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King of California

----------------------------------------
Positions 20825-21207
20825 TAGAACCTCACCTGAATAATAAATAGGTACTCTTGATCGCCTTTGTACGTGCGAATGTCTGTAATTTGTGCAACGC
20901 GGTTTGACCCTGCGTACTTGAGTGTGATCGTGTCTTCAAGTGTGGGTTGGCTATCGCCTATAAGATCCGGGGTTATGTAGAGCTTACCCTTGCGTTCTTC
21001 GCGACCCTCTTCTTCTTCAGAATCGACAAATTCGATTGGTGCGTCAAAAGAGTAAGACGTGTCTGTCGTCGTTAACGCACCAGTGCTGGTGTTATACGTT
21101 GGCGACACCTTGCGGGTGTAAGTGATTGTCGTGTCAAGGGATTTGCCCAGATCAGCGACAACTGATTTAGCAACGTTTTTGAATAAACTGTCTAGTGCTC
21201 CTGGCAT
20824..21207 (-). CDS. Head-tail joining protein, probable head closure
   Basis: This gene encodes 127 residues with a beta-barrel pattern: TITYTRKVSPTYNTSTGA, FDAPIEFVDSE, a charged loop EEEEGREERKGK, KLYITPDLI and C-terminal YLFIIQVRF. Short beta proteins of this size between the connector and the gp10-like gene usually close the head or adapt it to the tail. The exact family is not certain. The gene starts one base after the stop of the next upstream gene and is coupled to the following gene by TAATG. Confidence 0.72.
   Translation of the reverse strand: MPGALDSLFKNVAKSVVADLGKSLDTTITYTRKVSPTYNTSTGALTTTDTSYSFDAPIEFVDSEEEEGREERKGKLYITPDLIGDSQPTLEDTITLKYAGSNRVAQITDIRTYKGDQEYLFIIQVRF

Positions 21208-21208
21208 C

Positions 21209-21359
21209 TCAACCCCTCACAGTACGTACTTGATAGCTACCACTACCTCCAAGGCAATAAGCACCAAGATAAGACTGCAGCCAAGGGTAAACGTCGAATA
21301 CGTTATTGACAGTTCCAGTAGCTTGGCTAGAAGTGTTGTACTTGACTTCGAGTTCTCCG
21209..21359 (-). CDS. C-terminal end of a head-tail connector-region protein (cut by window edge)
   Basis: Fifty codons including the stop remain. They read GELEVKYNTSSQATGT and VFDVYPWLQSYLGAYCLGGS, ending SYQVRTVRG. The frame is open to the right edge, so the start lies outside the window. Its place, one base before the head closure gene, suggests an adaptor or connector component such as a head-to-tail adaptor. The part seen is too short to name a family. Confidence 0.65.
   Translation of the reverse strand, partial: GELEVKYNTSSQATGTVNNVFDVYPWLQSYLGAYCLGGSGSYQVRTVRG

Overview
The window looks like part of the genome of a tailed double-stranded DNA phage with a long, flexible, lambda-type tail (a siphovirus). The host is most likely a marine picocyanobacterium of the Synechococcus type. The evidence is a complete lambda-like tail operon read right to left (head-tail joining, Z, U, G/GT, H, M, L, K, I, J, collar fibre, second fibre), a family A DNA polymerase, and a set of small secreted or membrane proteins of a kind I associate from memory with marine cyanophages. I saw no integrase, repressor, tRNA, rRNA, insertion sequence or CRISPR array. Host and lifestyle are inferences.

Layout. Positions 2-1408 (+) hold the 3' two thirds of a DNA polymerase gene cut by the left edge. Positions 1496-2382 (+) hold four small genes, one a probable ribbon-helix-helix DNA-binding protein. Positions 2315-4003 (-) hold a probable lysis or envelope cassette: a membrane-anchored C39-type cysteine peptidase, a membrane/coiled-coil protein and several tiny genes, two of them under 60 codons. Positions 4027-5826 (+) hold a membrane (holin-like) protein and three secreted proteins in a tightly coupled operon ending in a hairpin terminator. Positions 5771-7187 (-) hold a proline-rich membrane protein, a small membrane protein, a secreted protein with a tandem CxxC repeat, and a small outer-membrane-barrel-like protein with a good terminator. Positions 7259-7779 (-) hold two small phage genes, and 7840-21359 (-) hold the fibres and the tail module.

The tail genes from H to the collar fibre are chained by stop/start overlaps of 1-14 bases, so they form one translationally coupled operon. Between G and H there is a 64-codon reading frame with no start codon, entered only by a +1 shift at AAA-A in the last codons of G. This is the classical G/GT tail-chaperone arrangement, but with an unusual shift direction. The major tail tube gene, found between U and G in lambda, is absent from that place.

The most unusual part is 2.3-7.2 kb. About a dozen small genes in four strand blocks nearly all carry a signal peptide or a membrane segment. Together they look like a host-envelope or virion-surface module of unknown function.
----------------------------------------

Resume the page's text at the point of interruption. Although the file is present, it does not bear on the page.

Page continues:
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In so many films, caring for a mentally ill relative is presented as mildly frustrating but mitigated by the patient's delightful quirkiness and outsider's wisdom. Such is the case in writer-director Mike Cahill's dramedy, in which the sensible but sensitive teen-age Miranda (Evan Rachel Wood) is reunited with her post-treatment dad, Charlie (a loose, shaggy Michael Douglas). Charlie's reinvigorated, not from therapy, but from having sussed out the location of buried gold left by an early Spanish explorer of Southern California. Father and daughter bond over the search, even as Miranda knows better, because Charlie's joie de vivre (read: high manic) offers thrills absent from Miranda's bland environment: Dreams, however unrealistic, are catching. King is liberally sprinkled with wry digs at current California dreams, which include the paving over of orange groves (now, an outdated reverie) with suburban housing pods and big-box retail, and the deluded hopes of immigrants who still wash up pie-eyed on the shores. Starts Fri., Oct. 5. Squirrel Hill (AH)

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